If you could turn your aluminium Coca-Cola can into gold, would you? You probably would, but if everybody could do it, it wouldn’t be quite so amazing since gold would become common and not worth much. The old Greek myth of King Midas, who was granted his wish that everything he touched would turn to gold, reminds us that he wasn’t being very clever. He couldn’t even eat his breakfast, since his bread became gold as soon as he touched it! You might have heard of the Philosopher’s Stone, perhaps you have heard about it because of a famous wizard, but how does the real Philosopher’s Stone relate to King Midas and his dream of turning common things into gold? Read on to find out!
Yale University Press’ Little Histories collection is a family of books that takes a closer look at some of the most significant events, ideas, discoveries and people throughout history. As part of our ongoing coverage of the collection, here’s an excerpt from William Bynum’s A Little History of Science, a book that examines the scientific discoveries that radically altered our understanding of the world. Our topic today is the ancient practice of alchemy and the Renaissance alchemist and physicist, Paracelsus.
Chances are, you’ve read Harry Potter and know what a ‘philosopher’s stone’ is. But if you haven’t (and you really should), a philosopher’s stone is something that turns ordinary metal into valuable gold. Obviously, owning such a magical item would be incredibly profitable—think of all the endless riches you would have—and many people in the past, whom we call alchemists, dedicated their lives to discovering this stone. Although people don’t always think highly of alchemists, since what they do doesn’t exactly seem ‘scientific’, the truth is that these people ended up making many valuable discoveries in science. Here’s an extract from A Little History of Science by William Bynum that explains how:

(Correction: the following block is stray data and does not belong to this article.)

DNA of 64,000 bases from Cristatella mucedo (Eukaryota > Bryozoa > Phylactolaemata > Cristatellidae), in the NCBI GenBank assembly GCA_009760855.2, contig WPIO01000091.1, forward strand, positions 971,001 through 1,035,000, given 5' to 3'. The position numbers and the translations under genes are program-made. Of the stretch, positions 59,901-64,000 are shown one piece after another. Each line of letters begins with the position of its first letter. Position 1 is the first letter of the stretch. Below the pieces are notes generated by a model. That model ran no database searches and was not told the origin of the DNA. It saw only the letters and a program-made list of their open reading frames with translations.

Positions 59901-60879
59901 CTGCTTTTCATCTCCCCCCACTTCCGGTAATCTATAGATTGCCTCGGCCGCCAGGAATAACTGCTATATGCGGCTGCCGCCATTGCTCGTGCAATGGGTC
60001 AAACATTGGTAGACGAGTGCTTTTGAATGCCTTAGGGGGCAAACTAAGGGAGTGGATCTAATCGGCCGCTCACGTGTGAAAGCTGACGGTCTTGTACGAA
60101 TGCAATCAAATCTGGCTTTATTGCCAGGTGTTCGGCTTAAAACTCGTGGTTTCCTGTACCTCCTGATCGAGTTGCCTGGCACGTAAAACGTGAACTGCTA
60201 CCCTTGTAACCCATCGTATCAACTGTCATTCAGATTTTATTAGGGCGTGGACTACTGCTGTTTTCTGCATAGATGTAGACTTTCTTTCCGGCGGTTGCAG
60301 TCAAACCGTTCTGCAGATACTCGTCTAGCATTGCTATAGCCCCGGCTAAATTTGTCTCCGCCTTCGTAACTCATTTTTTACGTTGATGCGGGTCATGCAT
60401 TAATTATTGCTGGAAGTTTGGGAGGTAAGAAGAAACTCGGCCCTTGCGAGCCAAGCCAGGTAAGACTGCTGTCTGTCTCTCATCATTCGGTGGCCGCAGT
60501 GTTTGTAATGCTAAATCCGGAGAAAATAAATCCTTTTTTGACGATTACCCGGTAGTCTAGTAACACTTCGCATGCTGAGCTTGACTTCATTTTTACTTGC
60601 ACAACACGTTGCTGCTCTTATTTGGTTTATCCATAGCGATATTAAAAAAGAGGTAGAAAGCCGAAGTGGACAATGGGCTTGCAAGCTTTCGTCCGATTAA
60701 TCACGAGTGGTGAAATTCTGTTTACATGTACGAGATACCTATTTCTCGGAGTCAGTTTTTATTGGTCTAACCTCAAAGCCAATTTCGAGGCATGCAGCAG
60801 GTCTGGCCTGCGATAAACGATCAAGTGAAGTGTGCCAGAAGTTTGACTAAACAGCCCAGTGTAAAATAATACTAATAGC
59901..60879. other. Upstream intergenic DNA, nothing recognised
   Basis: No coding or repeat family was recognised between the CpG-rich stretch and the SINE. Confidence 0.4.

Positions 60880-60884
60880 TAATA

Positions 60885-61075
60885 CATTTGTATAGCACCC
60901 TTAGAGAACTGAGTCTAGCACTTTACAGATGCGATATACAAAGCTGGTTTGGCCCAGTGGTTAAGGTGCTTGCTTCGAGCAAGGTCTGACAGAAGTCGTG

‘Alchemy has a long history, stretching back to ancient Egypt, China and Persia. The aim of alchemists was not always simply to change less valuable (‘base’) metals into gold: it was also to exert power over nature, to be able to control the things that surround us. Alchemy often involved the use of magic: saying spells, or making sure you did things in exactly the correct order. The alchemist experimented with substances, to see what happened when two were mixed together, or heated.
In the course of their studies, they found out a lot about what we now call chemistry. They learned about distillation, for instance, the art of heating a mixture and collecting the substances that the mixture leaves behind at different times. Strong alcoholic drinks like brandy and gin are produced by distillation, which concentrates the alcohol. We call them ‘spirits’, a word we also use for ghosts, and for ourselves when we are being lively, or ‘spirited’. It’s a word that comes from the Latin spiritus, meaning ‘breath’ as well as ‘spirit’. It also comes in part from alchemy.’
One very important alchemist was Paracelsus (1493-1541), who was born in Switzerland and later spent his life travelling all over the world. Paracelsus was no ordinary alchemist, but also an accomplished surgeon doctor: as Bynum writes, ‘His alchemical dream was not just turning base metals into gold; rather, he sought to master all the magical and mysterious forces of nature.’ By conducting many chemistry experiments in his laboratory, he inched closer to his goal of mastering nature. Paracelsus discovered many new treatments for disease; he was particularly interested in the uses of mercury, which he believed to be the best remedy for a fast-spreading disease in Europe at the time: syphilis.
As an alchemist, philosopher and mystical scientist who was dedicated to discovering the secrets of nature, Paracelsus made huge contributions to medical science.